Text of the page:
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An internet connection is the most critical component of COVID-era schooling. The digital divide is now exposing and exacerbating our already immense opportunity gaps as nearly every school in the country turns to distance learning.

When students can’t get online at home, they can’t access their school. Those students who are already struggling are at risk of falling further behind now and when school resumes next fall. 

The modern segregationists are not the George Wallaces of the world, but the companies who control the broadband. They stand as the modern poll taxers on the information superhighway, deciding who can get on and who can’t. A finger waving in the face of children, as they must now suffer actual exclusion from the virtual schoolhouse due to some old debt, or inability to pay.

We learned this the hard way in Oakland when we realized that the “free internet” promised to low-income families at the onset of the crisis didn’t apply to many of our families with the most need. 

It turned out that Comcast had a unilateral policy of rejecting any applicants who had an outstanding debt older than one year. And guess what? A clause like that is going to eliminate a vast number of the families and students who are most in need. 

So we created a petition urging Comcast Oakland to waive this burdensome restriction, and quickly garnered thousands of local signatures. A week later Comcast updated the policy, not just for Oakland, but for every market where they provide internet to low-income families. 

But one company’s charitable actions — even one as large as Comcast — are not enough. If you look at the Federal Communication Commission’s (FCC) Keep Americans Connected pledge, there are more than 700 companies that have signed on. Just imagine how many of them have similar stipulations and restrictions that essentially bar the schoolhouse door.

Even as internet providers and political leaders will boast of their contributions to “keep America connected,” millions of underserved families are discovering a very different reality, as their applications to get online are rejected for one reason or another.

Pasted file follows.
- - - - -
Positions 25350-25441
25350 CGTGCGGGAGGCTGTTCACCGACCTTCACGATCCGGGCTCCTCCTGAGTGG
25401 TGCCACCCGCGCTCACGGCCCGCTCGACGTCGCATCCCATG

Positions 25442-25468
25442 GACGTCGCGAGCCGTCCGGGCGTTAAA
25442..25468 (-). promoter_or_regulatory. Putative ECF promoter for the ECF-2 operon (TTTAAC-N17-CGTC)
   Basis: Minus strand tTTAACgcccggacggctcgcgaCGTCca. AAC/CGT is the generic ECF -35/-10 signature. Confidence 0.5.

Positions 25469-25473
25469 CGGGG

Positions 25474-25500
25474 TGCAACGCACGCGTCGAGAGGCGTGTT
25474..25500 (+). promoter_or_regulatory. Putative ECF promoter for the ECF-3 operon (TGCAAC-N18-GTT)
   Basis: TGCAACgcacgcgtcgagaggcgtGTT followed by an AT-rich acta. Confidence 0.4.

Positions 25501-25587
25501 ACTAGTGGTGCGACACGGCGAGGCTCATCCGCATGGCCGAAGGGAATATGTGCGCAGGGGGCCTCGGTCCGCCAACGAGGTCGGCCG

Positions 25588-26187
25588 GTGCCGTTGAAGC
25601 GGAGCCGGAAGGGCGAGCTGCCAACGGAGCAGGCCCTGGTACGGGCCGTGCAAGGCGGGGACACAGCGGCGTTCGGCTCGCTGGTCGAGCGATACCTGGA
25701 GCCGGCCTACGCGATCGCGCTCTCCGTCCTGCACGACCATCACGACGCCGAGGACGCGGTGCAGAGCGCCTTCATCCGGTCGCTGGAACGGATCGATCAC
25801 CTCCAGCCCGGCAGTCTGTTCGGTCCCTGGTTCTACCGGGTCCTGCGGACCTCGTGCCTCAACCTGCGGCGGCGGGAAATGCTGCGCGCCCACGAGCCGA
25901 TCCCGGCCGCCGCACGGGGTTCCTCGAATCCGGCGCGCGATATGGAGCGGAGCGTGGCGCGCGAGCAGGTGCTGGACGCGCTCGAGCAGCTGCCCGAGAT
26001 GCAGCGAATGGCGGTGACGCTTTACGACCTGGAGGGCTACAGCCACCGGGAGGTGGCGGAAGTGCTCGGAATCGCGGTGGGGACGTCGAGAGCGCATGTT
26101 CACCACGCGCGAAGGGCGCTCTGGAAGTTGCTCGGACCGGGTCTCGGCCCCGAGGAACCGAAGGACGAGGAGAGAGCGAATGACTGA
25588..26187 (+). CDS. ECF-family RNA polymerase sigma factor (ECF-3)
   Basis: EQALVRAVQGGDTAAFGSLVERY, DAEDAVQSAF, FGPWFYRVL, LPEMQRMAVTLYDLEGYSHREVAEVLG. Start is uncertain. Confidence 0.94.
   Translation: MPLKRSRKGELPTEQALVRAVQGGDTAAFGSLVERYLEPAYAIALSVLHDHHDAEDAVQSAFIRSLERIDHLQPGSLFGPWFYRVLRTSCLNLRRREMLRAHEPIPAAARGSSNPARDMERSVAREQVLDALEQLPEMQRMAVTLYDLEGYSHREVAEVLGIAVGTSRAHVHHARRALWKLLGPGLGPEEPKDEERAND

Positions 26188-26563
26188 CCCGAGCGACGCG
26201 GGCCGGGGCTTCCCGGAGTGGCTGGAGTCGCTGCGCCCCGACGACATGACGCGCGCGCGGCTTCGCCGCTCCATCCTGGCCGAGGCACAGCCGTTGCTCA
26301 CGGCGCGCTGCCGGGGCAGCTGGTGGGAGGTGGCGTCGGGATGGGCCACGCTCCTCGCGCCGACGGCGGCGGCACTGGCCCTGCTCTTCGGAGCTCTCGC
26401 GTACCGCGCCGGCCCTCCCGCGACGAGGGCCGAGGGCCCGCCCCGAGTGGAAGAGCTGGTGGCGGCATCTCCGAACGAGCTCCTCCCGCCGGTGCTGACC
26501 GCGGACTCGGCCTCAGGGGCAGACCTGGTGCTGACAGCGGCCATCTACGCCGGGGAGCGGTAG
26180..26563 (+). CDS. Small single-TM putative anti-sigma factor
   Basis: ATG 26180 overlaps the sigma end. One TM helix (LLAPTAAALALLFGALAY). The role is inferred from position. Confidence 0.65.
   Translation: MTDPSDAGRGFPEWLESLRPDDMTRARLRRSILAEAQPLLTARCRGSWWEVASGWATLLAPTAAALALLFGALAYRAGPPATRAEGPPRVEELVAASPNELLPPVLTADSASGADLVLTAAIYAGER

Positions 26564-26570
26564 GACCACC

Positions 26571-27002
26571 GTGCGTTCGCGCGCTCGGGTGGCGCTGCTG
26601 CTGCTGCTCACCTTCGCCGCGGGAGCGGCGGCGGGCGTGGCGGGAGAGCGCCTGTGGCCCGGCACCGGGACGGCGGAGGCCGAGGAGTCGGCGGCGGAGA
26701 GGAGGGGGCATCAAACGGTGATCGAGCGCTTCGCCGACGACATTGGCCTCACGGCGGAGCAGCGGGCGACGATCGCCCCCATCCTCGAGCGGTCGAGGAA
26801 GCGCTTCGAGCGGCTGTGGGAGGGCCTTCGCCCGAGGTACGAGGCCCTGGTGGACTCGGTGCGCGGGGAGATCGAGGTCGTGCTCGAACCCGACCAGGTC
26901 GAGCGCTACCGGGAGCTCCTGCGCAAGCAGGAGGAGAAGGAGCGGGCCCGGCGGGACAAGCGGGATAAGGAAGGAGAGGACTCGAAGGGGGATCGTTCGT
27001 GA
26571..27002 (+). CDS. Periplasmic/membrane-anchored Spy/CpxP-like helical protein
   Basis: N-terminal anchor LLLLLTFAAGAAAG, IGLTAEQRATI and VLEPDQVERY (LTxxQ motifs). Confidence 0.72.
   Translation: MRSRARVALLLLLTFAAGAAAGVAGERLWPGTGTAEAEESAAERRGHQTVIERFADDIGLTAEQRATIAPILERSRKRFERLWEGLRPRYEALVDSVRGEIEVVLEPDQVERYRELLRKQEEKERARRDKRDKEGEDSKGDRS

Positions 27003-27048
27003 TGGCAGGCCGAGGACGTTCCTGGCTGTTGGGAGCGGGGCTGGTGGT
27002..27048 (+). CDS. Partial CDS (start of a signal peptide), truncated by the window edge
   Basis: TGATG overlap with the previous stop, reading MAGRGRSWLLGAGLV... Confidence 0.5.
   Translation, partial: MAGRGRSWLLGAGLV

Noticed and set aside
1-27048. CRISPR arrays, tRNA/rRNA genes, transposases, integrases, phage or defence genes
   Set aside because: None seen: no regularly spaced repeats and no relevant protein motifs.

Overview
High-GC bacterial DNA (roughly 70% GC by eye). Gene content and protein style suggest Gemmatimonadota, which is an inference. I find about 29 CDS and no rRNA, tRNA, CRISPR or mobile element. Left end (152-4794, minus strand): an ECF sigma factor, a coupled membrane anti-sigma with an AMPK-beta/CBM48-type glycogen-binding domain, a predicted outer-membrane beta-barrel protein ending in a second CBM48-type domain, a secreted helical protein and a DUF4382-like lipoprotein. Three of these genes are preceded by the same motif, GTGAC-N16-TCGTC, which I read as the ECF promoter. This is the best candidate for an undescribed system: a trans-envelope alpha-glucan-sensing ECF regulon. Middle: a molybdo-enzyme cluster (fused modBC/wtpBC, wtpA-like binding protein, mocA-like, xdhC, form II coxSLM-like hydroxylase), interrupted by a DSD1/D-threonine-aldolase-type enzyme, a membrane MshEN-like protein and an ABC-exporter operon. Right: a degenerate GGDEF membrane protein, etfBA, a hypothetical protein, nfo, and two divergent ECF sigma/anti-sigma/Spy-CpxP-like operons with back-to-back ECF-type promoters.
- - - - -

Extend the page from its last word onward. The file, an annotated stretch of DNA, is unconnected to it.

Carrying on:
We are knowingly leaving millions of students sitting outside the digital schoolhouse, but we don’t have to. One executive action by the FCC could largely end this digital apartheid and force the hands of telecom companies to provide free internet to low-income families with no preconditions.

Unfortunately, the FCC’s inadequate efforts to protect low-income families fits a pattern of a lack of national leadership since the virus hit our shores. We’ve seen heroic moments from mayors, governors and business leaders. But this patchwork of inconsistent directives and mild incentives falls far short of meeting the needs of our most vulnerable families.

I’d love to see all of those companies step up the way Comcast did during this public health and educational crisis, but that is unlikely without some national pressure. And with the time it takes for each city’s residents to fight with each provider, the crisis will be over before most children see a digital classroom. 

We could create petitions for all 700 telecom companies, but we really only need one national action to tell the FCC to demand internet access for all low-income families. 

Educators are keenly aware of how urgent this is. Chiefs for Change, which represents many of our nation’s strongest state education leaders and superintendents, sent a letter to the FCC asking for this very change. Philadelphia’s former Outstanding Teacher of the Year noted that we are already seeing the disparities play out.

“In Trenton, New Jersey, where learning is now fully online, 40% of students have not logged on to virtual learning sites — not surprising since, by the district’s own estimates, nearly 20% of students do not have computer access at home.”

And it’s not just Trenton, it’s everywhere.

In the age of virtual schooling, lack of internet access is the new Jim Crow. And it’s easy to guess which students are on the wrong side of the digital tracks. It’s the same students who have historically been left behind in second-class schools with second-class resources and second-class expectations. They are exactly the students we should be working hardest to serve. And once again they are left behind.

They don’t have to be. The FCC can make a massive move in bridging the digital divide with the stroke of a pen. We must demand internet access for all low-income families. Every child deserves first-class entry into the digital schoolhouse, and together we can make that reality.


Dirk Tillotson, is the executive director of greatschoolvoices.org, and an activist with the nonprofit known as brightbeam. He lives in Oakland, California, where he advocates for practical solutions to the education challenges facing Oakland’s Black and Latinx community.